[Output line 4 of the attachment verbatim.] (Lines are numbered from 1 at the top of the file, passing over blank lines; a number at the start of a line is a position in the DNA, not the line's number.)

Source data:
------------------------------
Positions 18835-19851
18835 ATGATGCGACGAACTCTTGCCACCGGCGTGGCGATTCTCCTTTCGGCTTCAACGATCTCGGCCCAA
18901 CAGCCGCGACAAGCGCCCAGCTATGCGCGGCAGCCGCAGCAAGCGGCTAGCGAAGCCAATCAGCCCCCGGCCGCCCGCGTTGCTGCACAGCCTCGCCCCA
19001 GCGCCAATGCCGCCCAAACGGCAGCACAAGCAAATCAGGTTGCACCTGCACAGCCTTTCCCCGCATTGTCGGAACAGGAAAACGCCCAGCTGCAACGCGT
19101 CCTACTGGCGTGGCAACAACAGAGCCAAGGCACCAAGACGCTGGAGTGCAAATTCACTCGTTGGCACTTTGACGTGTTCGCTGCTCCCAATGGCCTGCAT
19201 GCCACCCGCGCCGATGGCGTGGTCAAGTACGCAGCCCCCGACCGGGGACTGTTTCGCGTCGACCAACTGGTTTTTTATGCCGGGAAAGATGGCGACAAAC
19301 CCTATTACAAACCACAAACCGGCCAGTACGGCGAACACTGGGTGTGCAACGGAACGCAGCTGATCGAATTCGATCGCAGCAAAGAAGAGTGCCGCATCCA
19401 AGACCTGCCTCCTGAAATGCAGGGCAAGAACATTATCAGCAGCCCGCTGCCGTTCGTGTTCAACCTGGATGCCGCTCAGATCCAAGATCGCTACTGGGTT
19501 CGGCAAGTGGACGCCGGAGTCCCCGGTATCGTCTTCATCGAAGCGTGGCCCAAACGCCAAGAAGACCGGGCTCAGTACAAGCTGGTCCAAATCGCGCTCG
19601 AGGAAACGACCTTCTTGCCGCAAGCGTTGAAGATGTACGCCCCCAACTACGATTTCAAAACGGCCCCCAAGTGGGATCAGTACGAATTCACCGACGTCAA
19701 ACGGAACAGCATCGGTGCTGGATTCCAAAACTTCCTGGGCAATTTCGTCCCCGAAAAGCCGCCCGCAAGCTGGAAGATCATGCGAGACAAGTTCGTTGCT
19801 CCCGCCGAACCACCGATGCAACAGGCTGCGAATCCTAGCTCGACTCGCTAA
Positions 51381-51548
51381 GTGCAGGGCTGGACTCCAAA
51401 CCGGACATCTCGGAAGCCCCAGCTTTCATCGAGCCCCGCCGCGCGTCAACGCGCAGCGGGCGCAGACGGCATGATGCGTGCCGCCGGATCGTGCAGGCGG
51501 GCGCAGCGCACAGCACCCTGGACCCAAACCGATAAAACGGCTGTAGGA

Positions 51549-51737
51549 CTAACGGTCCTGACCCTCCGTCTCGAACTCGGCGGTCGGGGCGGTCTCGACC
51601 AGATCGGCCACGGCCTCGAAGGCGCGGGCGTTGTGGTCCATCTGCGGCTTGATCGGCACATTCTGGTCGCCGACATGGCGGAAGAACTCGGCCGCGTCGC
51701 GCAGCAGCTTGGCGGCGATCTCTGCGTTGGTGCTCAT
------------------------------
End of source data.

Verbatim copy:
19001 GCGCCAATGCCGCCCAAACGGCAGCACAAGCAAATCAGGTTGCACCTGCACAGCCTTTCCCCGCATTGTCGGAACAGGAAAACGCCCAGCTGCAACGCGT